Gay community, restaurateurs tussle over vacant bar space

The now vacant Eagle Tavern located at the corner of 12th and Harrison streets awaits new ownership and the possibility of becoming a historic landmark via a petition originated by the Harvey Milk LGBT Democratic Club. Photo taken on Sept. 11, 2012. Photo by Leslie Calderon/The Guardsman.

 

By Marilyn Fernando

The Guardsman
The eerie and shuttered Eagle Tavern, once a hotbed of activity for some of San Francisco’s more alternative bar patrons, has established itself as an irreplaceable gay landmark and will soon reopen following months of protests and complaints.

Gay owners Alex Montiel and Mike Leon renewed their liquor license in late August,  and expect to officially reopen the bar under a new name, The SF Eagle, sometime around Halloween.

“I know the new owners and have seen them at community organization meetings. I’ve been in touch with them during the whole upheaval. They’re great and open to having different events,” said Glendon Hyde, a City College student and member of the Entertainment Commission.

Hyde is well known for his drag persona, Anna Conda, and is also president of the Harvey Milk Democratic Club, which was a major player in the protests organized against the proposed purchase of the building by restaurateur Steve Englebrecht, who also owns Skylark Bar, and wanted to replace the bar with an upscale eatery.

Following a meeting in early April 2011, around 30 Eagle patrons protested outside the Skylark Bar on 16th Street.

When it was announced the Eagle would close later that month, a group of the Eagle’s patrons—including Castro denizens, district leaders and Hyde—began attending a series of meetings with The Historical Preservation Committee.

At a Feb. 14 Board of Supervisors meeting, Jane Kim, whose district includes SoMA, the Tenderloin and Treasure Island, commented on the debacle.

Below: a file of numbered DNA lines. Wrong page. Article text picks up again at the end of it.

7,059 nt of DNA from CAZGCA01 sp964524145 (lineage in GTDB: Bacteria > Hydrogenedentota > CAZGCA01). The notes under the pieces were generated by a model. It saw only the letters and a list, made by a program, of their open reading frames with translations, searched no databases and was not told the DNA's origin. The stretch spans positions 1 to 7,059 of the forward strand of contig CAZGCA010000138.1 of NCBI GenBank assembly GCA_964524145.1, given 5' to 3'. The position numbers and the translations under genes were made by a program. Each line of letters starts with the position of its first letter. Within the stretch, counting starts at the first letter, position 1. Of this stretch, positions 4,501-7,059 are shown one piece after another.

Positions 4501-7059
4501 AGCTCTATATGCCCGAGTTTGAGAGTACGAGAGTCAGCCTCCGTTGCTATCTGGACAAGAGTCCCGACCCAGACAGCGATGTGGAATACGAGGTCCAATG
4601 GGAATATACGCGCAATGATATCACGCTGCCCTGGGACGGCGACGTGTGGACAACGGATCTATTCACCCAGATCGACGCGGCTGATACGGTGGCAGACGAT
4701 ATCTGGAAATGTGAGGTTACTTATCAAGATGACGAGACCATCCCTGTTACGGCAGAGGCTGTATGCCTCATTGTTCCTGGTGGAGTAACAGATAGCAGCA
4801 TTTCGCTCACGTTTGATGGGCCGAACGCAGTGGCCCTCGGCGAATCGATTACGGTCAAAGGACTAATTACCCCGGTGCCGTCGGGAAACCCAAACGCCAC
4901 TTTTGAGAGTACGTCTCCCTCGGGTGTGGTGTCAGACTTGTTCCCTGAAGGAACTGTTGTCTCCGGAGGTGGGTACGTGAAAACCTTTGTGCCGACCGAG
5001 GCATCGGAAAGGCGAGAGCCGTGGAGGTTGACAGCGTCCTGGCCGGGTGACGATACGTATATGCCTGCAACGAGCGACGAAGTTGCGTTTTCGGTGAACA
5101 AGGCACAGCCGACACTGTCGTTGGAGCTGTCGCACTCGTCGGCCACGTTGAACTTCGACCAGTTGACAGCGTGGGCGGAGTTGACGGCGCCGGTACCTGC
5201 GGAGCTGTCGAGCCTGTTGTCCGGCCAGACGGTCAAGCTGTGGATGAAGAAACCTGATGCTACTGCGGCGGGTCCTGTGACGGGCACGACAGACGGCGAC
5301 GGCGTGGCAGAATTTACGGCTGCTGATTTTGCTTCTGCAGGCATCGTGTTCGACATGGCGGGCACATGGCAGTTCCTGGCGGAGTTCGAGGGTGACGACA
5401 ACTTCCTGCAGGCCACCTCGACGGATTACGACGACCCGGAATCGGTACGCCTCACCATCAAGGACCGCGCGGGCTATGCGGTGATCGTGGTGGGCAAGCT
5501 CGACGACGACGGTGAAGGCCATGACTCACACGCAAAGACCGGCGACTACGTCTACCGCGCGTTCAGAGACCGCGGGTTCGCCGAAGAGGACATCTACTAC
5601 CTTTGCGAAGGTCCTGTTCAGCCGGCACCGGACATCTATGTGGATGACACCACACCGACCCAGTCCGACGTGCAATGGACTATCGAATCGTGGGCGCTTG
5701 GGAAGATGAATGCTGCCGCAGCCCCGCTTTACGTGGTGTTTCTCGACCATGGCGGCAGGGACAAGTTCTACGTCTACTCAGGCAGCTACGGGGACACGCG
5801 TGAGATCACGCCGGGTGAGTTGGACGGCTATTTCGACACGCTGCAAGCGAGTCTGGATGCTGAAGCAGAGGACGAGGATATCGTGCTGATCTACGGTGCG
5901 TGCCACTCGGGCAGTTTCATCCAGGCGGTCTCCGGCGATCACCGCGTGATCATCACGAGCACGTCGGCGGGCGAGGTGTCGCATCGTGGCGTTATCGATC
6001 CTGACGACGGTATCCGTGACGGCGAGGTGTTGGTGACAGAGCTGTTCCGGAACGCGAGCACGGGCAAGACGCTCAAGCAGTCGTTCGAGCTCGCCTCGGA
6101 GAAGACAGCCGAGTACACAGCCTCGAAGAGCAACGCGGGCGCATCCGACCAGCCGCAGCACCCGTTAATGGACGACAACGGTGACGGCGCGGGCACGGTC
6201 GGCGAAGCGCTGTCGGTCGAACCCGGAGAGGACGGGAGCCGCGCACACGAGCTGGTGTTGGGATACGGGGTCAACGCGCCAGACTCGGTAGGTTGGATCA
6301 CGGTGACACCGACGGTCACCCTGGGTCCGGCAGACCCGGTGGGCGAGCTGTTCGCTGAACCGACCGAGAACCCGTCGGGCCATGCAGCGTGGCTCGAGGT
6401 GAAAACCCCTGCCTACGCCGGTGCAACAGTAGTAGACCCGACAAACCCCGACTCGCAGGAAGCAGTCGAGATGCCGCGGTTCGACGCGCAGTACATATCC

“Small businesses are a core part of what makes San Francisco the city we all have come to love,” Kim said, “They define our city and our neighborhoods. In the recent past we have lost businesses like the Eagle Tavern… How can the City protect our existing small businesses from rising rent cost while maintaining neighborhood character and protecting jobs?” Kim said.

Hyde and around a half dozen members of the Historic Preservation Commission  attended a Board of Supervisors meeting in February to defend the Eagle.

During public comment, Hyde proudly explained its historical significance and emphasized its status during the early 1980s, at the height of the AIDS epidemic.

Hyde used to perform at the Eagle as Anna Conda, his drag persona, which is best described as a bold, blonde, rock and roll Bride of Frankenstein creation adorned with vividly patterned costumes.

“We started a Change.org petition, wrote a letter to Supervisor Jane Kim, organized protests and came in full force to keep the Eagle on everyone’s mind,” Hyde said.

The reason for the Eagle’s impending closure was originally believed to be low attendance.

Others speculated foul pay and back rent. Hyde believes the building’s previous owners, John Gardner and Joseph Banks, could have prevented the declining attendance.

“They were resistant to change,” Hyde said. “There’s always been a loyal following on Sundays and Thursdays, but I’ve never seen a lot of new people or new events.”

Gardner and Banks own another bar on Folsom Street, Hole in the Wall Saloon. Hyde speculates their interests were invested primarily in Hole in the Wall and left very little funding for the Eagle.

Landlord John Nikitopoulos served Gardner and Banks an unlawful detainer complaint and accused them of owing him $18,000 in back rent. Nikitopoulos did not respond to The Guardsman for comment.

Since the early 1980s, the Eagle has been a popular meeting place for members of San Francisco’s leather community. The bar created a welcome space and an edgy alternative for those looking for a stiff drink and friendly conversation.

“I’ve noticed the leather community has a tighter knit sense of community,” City College Anthropology Instructor Matthew Kennedy said. “In general, bars and gay culture have been essential to one another.”

The Eagle’s exterior was once a contrast of maroon with a black roof, with one gay pride flag and one leather pride flag. An old school biker bar vibe complemented the leather clad patrons.

Old motorcycle parts hung from the walls and ceiling. Posters of past events decorated the walls.

In its 30-year history, the Eagle raised an estimated $3 million for various HIV-related non-profit organizations. The GLBT Historical Society, the Mission Neighborhood Health Center, Homobiles and St. James Infirmary are among the beneficiaries of their Sunday beer busts.

El Rio, another popular Mission District bar, has extended a helping hand to their temporarily displaced neighbors and will be hosting monthly beer busts until the Eagle gets grounded.

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